Even once you’ve leveled up a bit, the combat is always a problem. While later skill unlocks and things like ranged weapons add some nuance, it essentially just boils down to mindless button-mashing. This would be more manageable if the difficulty weren’t so uneven. Grinding your way along on the first island with wild boars and monkeys is simple enough… until you wander into a cave and get demolished by a giant spider. Or come across a gang of escaped, crazed slaves in the jungle who skewer you with spears.
It’s not a matter of skill here; you’ll frequently find yourself running in circles around enemies as you wait for your health to slowly refill. It’s uneven. Combat in a video game like this is supposed to be fun, but it only rarely feels that way in Risen 2.
In addition to the mechanical shortfalls, the presentation doesn’t feel entirely baked. The game isn’t prone to crashing or anything, but visual glitchery is a semi-frequent occurrence. The lush island environments and indoor/underground locations that you visit all paint the picture of a varied, well-developed world, but the actual textures aren’t always so nice to look at.
This is especially true for the people you meet; animations feel stilted and robotic, canned. The voice acting is fine, but the actual script feels thin. There’s nothing better for shattering your sense of immersion than hearing the same two characters repeat the same few lines of dialogue every time you walk past them until you’re able to move into the next section of the lengthy quest that they’re linked to. This happens in Risen 2.
The Pirate’s Life
In spite of all of those shortcomings, I found myself frequently entertained as I played through Risen 2. In some ways, it reminds me of an Elder Scrolls game played from a third-person perspective. Bethesda’s open world RPGs are very engaging in spite of various technical shortcomings. Risen 2 isn’t exactly on the level with Skyrim, and its open world is much more restricted, but the sensation of having fun with a game that is in some ways broken ties the two together.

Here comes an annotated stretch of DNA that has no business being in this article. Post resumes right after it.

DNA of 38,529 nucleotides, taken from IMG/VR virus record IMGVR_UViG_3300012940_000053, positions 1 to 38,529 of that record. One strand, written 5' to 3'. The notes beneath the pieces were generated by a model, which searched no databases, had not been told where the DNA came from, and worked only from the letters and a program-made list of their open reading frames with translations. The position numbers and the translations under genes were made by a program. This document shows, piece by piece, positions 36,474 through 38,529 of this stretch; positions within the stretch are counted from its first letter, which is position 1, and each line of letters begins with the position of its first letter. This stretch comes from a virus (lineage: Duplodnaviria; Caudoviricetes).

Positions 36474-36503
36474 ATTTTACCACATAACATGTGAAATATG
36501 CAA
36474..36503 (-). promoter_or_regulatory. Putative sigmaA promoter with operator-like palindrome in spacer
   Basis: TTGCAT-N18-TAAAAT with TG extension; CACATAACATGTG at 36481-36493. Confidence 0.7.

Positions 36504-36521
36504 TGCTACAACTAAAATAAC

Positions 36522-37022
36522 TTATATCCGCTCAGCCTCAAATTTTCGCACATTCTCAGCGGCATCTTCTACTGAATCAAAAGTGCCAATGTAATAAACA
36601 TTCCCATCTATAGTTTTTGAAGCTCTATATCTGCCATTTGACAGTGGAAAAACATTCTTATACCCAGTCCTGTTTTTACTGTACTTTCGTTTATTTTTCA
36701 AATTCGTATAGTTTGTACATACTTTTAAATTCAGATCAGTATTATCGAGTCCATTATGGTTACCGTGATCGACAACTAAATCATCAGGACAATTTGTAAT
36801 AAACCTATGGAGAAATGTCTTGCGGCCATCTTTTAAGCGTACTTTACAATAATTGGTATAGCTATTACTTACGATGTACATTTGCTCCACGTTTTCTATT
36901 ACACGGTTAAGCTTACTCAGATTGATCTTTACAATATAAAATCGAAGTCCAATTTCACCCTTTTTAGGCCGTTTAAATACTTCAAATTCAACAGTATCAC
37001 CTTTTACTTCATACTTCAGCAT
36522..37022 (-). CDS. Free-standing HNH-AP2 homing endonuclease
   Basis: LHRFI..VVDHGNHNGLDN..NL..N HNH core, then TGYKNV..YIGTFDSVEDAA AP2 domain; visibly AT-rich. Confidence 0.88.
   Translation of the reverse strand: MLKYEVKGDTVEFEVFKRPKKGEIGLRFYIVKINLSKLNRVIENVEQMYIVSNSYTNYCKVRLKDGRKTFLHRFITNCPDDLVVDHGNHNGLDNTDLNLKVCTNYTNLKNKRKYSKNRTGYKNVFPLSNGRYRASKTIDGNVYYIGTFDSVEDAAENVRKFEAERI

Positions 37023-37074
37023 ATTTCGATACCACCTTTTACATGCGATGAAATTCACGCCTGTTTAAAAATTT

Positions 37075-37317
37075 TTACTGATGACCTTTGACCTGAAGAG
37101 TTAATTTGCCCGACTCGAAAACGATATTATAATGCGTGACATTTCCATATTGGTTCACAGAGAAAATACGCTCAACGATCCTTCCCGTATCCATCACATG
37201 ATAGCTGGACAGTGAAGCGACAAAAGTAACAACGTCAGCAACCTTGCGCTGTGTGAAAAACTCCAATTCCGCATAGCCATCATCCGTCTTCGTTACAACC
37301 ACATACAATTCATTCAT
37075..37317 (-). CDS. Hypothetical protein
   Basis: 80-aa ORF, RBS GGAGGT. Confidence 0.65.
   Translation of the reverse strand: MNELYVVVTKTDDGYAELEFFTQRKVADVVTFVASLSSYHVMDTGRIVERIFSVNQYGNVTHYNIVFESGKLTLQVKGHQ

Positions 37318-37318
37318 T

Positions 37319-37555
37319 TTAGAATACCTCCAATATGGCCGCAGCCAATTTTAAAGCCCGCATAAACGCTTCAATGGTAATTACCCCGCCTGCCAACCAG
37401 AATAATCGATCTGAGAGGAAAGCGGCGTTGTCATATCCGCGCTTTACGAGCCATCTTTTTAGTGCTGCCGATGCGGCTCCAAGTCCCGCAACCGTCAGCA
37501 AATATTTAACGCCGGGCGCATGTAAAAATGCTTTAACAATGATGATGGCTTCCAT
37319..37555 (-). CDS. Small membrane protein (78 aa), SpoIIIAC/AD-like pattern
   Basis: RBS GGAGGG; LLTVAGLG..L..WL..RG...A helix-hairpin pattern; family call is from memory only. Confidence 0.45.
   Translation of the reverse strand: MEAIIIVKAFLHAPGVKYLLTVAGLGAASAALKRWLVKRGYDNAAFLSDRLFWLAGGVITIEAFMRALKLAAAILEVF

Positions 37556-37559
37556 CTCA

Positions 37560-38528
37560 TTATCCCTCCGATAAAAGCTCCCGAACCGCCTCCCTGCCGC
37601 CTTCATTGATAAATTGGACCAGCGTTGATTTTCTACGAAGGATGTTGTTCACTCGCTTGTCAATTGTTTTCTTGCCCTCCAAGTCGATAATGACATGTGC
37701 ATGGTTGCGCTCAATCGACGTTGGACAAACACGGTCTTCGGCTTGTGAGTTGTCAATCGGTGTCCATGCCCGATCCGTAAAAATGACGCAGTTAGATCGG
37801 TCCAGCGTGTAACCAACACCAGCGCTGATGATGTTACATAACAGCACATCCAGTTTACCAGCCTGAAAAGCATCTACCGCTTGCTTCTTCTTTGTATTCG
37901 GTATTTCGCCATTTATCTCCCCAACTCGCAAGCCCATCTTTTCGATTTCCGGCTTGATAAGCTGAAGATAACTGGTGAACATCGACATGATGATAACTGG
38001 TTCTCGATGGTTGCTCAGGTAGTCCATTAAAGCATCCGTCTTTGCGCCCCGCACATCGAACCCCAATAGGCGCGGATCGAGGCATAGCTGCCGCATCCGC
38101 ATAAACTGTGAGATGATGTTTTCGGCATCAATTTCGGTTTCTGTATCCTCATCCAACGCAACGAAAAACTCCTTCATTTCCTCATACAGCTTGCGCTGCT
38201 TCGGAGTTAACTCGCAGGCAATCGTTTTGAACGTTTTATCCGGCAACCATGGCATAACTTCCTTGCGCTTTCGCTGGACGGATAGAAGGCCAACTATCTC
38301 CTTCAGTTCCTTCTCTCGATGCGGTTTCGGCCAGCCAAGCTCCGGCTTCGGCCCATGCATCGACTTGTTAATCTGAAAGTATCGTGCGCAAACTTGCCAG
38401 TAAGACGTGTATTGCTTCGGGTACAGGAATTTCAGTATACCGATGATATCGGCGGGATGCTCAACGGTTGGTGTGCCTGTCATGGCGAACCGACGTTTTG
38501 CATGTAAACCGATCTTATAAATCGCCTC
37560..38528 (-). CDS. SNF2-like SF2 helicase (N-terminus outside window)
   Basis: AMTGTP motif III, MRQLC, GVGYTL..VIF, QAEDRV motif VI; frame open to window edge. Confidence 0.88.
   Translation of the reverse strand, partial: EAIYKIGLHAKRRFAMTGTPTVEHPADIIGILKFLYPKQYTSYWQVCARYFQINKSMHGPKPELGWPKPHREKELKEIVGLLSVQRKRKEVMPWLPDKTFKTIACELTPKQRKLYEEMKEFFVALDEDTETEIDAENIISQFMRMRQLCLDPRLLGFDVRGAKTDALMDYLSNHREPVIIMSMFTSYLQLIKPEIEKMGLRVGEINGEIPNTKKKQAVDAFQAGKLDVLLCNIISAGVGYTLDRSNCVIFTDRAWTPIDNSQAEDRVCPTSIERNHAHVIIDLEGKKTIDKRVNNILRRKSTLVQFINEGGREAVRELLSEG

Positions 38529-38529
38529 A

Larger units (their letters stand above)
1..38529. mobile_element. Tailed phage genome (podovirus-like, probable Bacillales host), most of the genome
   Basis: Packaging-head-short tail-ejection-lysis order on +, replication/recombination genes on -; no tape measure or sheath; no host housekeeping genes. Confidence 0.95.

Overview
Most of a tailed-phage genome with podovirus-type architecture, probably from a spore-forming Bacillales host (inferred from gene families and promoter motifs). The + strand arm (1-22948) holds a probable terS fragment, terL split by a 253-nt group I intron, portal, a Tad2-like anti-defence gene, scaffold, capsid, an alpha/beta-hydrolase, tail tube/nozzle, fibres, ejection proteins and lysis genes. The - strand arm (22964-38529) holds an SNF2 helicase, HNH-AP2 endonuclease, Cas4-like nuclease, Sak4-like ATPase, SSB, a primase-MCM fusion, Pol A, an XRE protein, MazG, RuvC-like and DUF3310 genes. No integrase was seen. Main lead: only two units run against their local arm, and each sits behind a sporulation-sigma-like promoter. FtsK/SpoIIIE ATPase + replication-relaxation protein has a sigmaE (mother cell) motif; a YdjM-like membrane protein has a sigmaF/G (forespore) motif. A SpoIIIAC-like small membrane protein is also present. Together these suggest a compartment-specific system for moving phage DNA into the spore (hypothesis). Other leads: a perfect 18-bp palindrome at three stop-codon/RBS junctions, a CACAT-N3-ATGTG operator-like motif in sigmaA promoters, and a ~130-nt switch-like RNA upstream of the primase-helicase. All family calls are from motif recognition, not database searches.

A big source of the fun that I had playing Risen 2 is its treatment of the pirate myth. If there’s a trope, it finds its way into the game somehow. You’ll dig up buried treasure by finding marked X spots (after you obtain the necessary treasure map, of course). You drink Grog like it’s a health potion, because it is. You’ll eventually put together a crew and then choose mateys to accompany you on trips to the shore. You’ll even get to train a thieving monkey and an attack parrot.
For fans of pirate fiction, you’re left with the feeling that your childhood fun and games are being brought to life. Risen 2 may fall short in some ways, but in perfectly nails the feeling of dropping you into your very own swashbuckling pirate fantasy. Sure, you might spend a few hours grinding your way through pack after pack of wild boar for their +50 Glory boost, but you’ll be doing it in a lush jungle environment, decked out in pirate gear with a bottle of Grog in your hand.
For some people, that’s going to be more than enough. For me it was. Despite any flaws, Risen 2 captures its subject perfectly. It’s got heart. That usually isn’t enough to save a lousy video game, but in this case it is. Or it was for me. I think the ability to appreciate the experience stems from two things: your fondness for pirate lore and your tolerance for bad design. If you’re big on the former and patient enough to deal with the latter, then Risen 2 is an experience that you won’t want to miss.
Score: 7.5 out of 10
(This game was reviewed on the PC on a copy provided by Deep Silver)